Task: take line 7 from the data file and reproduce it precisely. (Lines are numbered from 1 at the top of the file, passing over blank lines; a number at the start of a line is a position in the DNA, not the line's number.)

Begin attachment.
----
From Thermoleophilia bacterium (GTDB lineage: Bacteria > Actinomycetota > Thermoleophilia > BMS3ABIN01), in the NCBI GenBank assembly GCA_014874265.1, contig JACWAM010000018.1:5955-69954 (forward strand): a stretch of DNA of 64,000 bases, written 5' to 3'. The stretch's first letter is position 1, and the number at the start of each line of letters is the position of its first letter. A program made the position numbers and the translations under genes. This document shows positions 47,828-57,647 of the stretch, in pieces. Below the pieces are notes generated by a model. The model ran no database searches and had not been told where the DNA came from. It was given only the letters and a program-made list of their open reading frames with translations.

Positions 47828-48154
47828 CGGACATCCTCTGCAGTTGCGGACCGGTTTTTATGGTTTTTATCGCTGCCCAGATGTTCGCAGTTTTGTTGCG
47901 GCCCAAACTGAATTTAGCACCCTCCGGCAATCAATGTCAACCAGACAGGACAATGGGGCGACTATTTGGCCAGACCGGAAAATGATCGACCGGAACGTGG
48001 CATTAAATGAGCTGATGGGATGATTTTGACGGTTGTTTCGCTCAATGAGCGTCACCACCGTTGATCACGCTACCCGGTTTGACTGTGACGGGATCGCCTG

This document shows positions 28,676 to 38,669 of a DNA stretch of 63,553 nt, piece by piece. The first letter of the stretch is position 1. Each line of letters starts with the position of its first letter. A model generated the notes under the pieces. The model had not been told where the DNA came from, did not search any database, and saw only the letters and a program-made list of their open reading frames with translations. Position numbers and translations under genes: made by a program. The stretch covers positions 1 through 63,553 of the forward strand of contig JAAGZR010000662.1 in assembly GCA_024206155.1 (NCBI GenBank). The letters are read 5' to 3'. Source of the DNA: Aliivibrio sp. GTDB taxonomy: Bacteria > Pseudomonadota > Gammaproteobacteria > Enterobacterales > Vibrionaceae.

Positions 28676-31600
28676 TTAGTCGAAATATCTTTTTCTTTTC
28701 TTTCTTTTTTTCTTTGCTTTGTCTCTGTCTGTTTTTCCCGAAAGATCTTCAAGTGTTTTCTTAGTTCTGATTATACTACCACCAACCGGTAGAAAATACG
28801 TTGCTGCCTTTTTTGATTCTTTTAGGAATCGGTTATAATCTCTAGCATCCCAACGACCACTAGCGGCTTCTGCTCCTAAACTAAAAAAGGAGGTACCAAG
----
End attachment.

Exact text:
Positions 28676-31600